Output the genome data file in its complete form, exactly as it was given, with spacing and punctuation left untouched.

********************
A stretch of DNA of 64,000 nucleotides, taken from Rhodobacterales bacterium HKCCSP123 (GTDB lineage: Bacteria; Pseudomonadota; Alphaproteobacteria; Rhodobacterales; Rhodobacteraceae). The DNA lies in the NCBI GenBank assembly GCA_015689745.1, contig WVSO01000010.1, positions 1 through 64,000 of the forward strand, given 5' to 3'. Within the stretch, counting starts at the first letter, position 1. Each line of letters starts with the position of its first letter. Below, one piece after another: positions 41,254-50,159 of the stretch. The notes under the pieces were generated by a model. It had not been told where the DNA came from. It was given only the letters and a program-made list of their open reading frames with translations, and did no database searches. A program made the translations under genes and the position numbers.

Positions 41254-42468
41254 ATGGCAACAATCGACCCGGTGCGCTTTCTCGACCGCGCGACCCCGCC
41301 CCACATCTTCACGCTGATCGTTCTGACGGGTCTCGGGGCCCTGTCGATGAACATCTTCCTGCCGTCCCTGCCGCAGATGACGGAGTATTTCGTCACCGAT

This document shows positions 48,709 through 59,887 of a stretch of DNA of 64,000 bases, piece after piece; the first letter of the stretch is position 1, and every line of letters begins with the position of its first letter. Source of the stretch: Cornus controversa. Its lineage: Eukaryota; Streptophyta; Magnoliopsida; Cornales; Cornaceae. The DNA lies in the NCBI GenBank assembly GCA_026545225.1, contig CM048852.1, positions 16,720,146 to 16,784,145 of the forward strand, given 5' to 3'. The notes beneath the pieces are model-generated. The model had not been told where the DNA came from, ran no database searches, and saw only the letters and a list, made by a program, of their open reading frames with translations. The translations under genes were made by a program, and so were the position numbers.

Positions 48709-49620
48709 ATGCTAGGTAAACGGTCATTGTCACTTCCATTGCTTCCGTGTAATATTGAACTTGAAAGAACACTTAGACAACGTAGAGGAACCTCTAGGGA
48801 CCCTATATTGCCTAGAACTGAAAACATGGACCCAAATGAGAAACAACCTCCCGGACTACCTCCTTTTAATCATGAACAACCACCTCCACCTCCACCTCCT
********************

A stretch of DNA of 64,000 nucleotides, taken from Rhodobacterales bacterium HKCCSP123 (GTDB lineage: Bacteria; Pseudomonadota; Alphaproteobacteria; Rhodobacterales; Rhodobacteraceae). The DNA lies in the NCBI GenBank assembly GCA_015689745.1, contig WVSO01000010.1, positions 1 through 64,000 of the forward strand, given 5' to 3'. Within the stretch, counting starts at the first letter, position 1. Each line of letters starts with the position of its first letter. Below, one piece after another: positions 41,254-50,159 of the stretch. The notes under the pieces were generated by a model. It had not been told where the DNA came from. It was given only the letters and a program-made list of their open reading frames with translations, and did no database searches. A program made the translations under genes and the position numbers.

Positions 41254-42468
41254 ATGGCAACAATCGACCCGGTGCGCTTTCTCGACCGCGCGACCCCGCC
41301 CCACATCTTCACGCTGATCGTTCTGACGGGTCTCGGGGCCCTGTCGATGAACATCTTCCTGCCGTCCCTGCCGCAGATGACGGAGTATTTCGTCACCGAT

This document shows positions 48,709 through 59,887 of a stretch of DNA of 64,000 bases, piece after piece; the first letter of the stretch is position 1, and every line of letters begins with the position of its first letter. Source of the stretch: Cornus controversa. Its lineage: Eukaryota; Streptophyta; Magnoliopsida; Cornales; Cornaceae. The DNA lies in the NCBI GenBank assembly GCA_026545225.1, contig CM048852.1, positions 16,720,146 to 16,784,145 of the forward strand, given 5' to 3'. The notes beneath the pieces are model-generated. The model had not been told where the DNA came from, ran no database searches, and saw only the letters and a list, made by a program, of their open reading frames with translations. The translations under genes were made by a program, and so were the position numbers.

Positions 48709-49620
48709 ATGCTAGGTAAACGGTCATTGTCACTTCCATTGCTTCCGTGTAATATTGAACTTGAAAGAACACTTAGACAACGTAGAGGAACCTCTAGGGA
48801 CCCTATATTGCCTAGAACTGAAAACATGGACCCAAATGAGAAACAACCTCCCGGACTACCTCCTTTTAATCATGAACAACCACCTCCACCTCCACCTCCT